Skip to content

🤖 "How To Save 136 Trillion Liters A Year? Solve Non-Revenue Water!"

(don't) Waste Water!

Photo by Luis Tosta / Unsplash

Table of Contents

Host: Antoine Walter
Guest: Olivier Narbey | Senior Business Development Manager - Water Network Performance | GF Piping Systems
Category: 🤖 Technology

Podcast’s Essential Bites:

[15:35] “There are huge amounts of water that are lost every year […]. The latest I had in mind was 126 trillion cubic meter of water loss per year. […] Some countries […] when they have water scarcity, they’re not trying to fix leaks. They don’t have time to fix leaks. […] They just go for new infrastructure. And I think over the past 30-40 years, this is what you see most of the time [with] especially large municipalities, […] as long as they have the cash to pay for this extra infrastructure, […] a desalination plant, a new plant, a new dam reservoir.”

[16:32] “What is at stake in terms of money […] is actually I think much more than 40 billion, […] because […] you have to commit to huge investment to satisfy the constancy of supply. Plus, add the urbanization wave that is going on in the large municipalities, add climate change on top of that, the water resources that you’re having today, like coastal aquifers […] get damaged by the rise of salinity and you can’t use them anymore. So, […] over the course of 10 years, you just lose 20-30% of your water resources. Take the city of Algiers, for instance, there’s a saline intrusion, partly due to overuse of the aquifer, but also linked to climate change. […] So the economic impact is absolutely.”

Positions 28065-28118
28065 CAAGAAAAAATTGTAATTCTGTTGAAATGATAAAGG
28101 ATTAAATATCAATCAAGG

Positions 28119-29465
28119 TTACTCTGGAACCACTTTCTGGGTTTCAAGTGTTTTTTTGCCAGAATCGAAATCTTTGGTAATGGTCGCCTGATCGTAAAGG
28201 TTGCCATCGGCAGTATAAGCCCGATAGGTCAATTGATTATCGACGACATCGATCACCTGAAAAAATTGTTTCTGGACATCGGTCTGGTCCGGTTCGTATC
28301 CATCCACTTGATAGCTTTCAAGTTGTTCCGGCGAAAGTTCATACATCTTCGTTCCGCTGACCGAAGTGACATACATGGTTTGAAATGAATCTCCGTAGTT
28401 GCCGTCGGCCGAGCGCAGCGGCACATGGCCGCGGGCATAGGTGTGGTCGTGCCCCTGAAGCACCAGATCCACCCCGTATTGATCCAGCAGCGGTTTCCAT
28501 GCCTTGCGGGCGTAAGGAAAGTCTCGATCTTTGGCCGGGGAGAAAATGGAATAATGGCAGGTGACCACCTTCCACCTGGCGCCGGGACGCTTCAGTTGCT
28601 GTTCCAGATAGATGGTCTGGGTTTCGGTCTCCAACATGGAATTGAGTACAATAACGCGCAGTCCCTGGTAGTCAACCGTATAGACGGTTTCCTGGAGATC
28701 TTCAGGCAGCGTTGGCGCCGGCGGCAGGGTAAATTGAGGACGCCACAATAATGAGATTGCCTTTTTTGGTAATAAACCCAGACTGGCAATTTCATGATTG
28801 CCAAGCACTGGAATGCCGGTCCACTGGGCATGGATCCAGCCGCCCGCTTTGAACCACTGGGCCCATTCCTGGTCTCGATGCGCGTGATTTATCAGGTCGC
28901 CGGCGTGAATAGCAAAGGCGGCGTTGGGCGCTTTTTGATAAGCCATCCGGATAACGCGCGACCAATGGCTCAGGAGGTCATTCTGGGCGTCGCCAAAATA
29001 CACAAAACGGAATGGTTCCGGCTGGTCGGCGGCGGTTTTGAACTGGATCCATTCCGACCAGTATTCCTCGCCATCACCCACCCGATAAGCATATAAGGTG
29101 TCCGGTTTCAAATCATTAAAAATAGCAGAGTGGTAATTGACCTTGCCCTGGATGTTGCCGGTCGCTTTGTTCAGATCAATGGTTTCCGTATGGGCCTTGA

[19:56] “Algeria is a good example of the stress the big cities are under. 10 years ago […] they decided to go for additional desalination capacity, […] which greatly helped them to improve the quality of the service. And I think desalination plants in Algeria are […] one of the top ecosystems of desalination in the world, after Saudi maybe. They are operating this quite successfully, but at the same time, they feel the climate change impact quite harshly […] on the water reservoirs. […] This year is absolutely catastrophic for them. They didn’t have the rainy season in during the spring and they are not working with reservoirs and dams that are lower than 20% of their capacity. And they have to restrict water supply to most parts of the country or almost. […] In a normal year the desalination capacity should be that extra bit that you need from time to run the water supply system. At the moment they are the main source of supply for some of the cities.”

[23:36] “It’s not easy to improve a water system. There are many things you need to understand and consider. And I think the key thing you see in systems that [have a] poor performance is the limited knowledge people have of that system. And there can be many reasons [for] that. I would say wars have a terrible impact. […]  The condition of the system itself, when the system was just designed in a way that it would basically corrode in 15 or 20 years, like it was the case in Armenia, it was all a system full of […] unprotected steel pipe. So […] you have thousands and thousands of kilometers of pipe that are leaking. So, the only solution is to replace the pipe. […] So, [considering replacing water infrastructure as] low-hanging fruit really doesn’t resonate with my experience.

Rating: 💧💧

🎙️ Full Episode: Apple | Spotify
🕰️ 1 hr 6 min | 🗓️ 09/21/2021
✅ Time saved: 1 hr 4 min